Don’t get me wrong, I’d rather get a bunch of cash than sit in a training program that didn’t get me a job. I’d consume, I’d buy some assets, and for a while, at least, I’d be way better off. But ultimately I’d much rather have a program that actually worked — I’d rather have a stable income (and I think that it’s bogus to refer to a short-term increase in income - i.e. the cash you just handed me - as “impact). The autonomy and choice inherent in cash is the same whether given or earned, and earned income suggests the capacity to generate more of it over time.

Moreover, there’s no real evidence that a one-time unconditional cash transfer (UCT) with no accompanying intervention (which describes the transfers in these two studies - I’ll call them “isolated UCTs”) creates lasting impact equal to the cost of the transfer. It’s not even close. In the employment paper, the authors say the evidence of durable impact from cash transfers is “mixed,” but of the five references provided, three are multiple transfers over a lengthy period (and two of those are conditional), and the other two aren’t cash - they’re cows and food stamps, respectively. They’re mostly irrelevant in this context.

The paper does reference the excellent Blattman et al 9-year study of cash transfers to youth groups in Uganda that did show a 38% increase in income (off a base of $400) at four years out (yay!). However, unlike the isolated UCTs in the benchmarking studies - giving random people a grant out of the blue - 1) these youth in this study had gone through group formation, rudimentary business planning, and a selection process based on a review of that planning, and 2) the impact had dissipated 9 years out (super-impressive that they studied it that long).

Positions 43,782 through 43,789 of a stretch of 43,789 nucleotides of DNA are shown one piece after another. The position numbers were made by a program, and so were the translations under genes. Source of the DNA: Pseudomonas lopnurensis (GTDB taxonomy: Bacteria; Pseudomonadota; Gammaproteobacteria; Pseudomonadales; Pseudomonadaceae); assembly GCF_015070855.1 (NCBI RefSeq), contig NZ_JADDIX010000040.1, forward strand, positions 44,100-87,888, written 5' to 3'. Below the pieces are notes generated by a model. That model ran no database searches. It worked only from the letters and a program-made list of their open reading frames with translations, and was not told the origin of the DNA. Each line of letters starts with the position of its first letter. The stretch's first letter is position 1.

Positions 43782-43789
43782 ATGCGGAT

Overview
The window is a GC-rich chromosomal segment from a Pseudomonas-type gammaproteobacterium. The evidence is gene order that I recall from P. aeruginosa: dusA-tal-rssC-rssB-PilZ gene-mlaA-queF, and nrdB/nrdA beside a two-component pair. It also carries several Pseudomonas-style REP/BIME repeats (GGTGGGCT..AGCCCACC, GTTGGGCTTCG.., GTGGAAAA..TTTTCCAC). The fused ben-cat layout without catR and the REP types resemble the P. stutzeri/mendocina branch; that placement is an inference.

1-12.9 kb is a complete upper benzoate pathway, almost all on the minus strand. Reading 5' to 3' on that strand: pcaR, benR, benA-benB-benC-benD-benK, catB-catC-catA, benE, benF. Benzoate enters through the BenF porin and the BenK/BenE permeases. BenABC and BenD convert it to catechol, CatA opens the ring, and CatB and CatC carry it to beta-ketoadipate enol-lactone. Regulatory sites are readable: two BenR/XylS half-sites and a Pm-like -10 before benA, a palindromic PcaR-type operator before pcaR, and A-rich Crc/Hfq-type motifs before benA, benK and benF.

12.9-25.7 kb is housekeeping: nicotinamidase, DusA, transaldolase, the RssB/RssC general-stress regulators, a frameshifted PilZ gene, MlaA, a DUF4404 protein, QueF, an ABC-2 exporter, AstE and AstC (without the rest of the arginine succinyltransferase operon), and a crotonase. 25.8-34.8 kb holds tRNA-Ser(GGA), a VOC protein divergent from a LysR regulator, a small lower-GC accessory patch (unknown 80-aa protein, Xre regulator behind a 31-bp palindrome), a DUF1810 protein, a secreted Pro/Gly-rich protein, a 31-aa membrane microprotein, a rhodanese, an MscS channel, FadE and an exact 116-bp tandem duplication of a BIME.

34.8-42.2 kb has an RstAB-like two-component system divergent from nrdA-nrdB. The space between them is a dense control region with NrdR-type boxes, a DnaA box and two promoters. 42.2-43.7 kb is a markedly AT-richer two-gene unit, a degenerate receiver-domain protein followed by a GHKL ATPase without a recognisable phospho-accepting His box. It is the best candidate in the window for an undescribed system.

Ephemeral impact is often worse than nothing, and the goal of development programs should be impact that is sustained over time. At the very least, if we’re going to use a benchmark, it ought to be something that creates durable impact. And the only study I can find that investigates the long-term impact of the same kind of cash transfer done in the benchmarking studies is the three-year follow-up of GiveDirectly’s isolated UCTs in western Kenya. (Laura and I wrote a piece in SSIR after the short-term study arguing that what really mattered is whether the UCT had significant long-term impact.) They found that, on average, families were not much better off than control subjects, except for having more assets (and that’s $400 worth of assets in the wake of a $700 cash transfer: it doesn’t even break even in terms of durable impact.). The broad short-term “impact” didn’t last, a family’s trajectory wasn’t altered. (There was a pretty vigorous debate over this interpretation. I go with Berk Ozler’s take, but even if you’re more impressed than I am, it’s still pretty weird to base a whole benchmarking movement on one disputed study.) I wish I were more surprised that this disappointing long-term study created about 0.01% of the hoopla that surrounded the original short-term study.

So that’s it. These two benchmarking studies used a “benchmark” that has zero evidence of durable impact commensurate with the original investment. I don’t think we should be using isolated one-time unconditional cash transfers to benchmark anything. Perhaps we shouldn’t even do them until we get more evidence that they accomplish something lasting. It’s nice to give a man an isolated UCT - or a fish, for that matter - but if you’re a funder on the hunt for lasting change, cash benchmarking is not the tool you need.